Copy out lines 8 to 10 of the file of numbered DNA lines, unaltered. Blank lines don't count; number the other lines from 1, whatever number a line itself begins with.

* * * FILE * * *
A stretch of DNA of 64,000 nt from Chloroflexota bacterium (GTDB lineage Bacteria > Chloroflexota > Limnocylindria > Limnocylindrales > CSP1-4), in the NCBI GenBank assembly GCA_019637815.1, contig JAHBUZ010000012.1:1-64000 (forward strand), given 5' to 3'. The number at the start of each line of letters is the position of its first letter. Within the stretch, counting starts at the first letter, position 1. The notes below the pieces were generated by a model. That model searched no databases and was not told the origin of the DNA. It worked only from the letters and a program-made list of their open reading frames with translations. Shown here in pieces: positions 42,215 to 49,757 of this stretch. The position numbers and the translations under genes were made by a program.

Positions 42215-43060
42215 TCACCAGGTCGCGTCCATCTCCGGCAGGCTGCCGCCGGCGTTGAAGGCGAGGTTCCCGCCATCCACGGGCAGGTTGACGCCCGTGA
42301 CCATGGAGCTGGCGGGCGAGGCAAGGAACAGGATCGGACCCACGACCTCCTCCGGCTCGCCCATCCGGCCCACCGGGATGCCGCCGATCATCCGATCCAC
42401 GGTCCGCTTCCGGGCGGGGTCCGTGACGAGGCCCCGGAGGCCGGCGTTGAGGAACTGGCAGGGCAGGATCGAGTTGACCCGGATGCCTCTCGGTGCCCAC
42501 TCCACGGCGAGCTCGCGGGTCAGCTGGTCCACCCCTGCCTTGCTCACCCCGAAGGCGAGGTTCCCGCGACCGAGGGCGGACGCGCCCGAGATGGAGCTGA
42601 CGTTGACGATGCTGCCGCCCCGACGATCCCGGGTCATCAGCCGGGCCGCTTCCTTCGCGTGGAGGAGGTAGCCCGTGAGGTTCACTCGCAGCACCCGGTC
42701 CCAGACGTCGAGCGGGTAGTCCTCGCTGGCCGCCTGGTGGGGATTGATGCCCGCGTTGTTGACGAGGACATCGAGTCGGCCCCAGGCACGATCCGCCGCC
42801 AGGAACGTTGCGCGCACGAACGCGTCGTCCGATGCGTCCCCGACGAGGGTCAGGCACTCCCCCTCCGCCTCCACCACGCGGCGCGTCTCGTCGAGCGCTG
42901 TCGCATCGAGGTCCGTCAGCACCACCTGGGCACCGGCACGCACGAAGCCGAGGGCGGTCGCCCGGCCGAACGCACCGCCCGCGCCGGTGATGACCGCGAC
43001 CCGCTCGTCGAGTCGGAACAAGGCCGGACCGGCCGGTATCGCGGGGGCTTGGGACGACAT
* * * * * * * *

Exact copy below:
42701 CCAGACGTCGAGCGGGTAGTCCTCGCTGGCCGCCTGGTGGGGATTGATGCCCGCGTTGTTGACGAGGACATCGAGTCGGCCCCAGGCACGATCCGCCGCC
42801 AGGAACGTTGCGCGCACGAACGCGTCGTCCGATGCGTCCCCGACGAGGGTCAGGCACTCCCCCTCCGCCTCCACCACGCGGCGCGTCTCGTCGAGCGCTG
42901 TCGCATCGAGGTCCGTCAGCACCACCTGGGCACCGGCACGCACGAAGCCGAGGGCGGTCGCCCGGCCGAACGCACCGCCCGCGCCGGTGATGACCGCGAC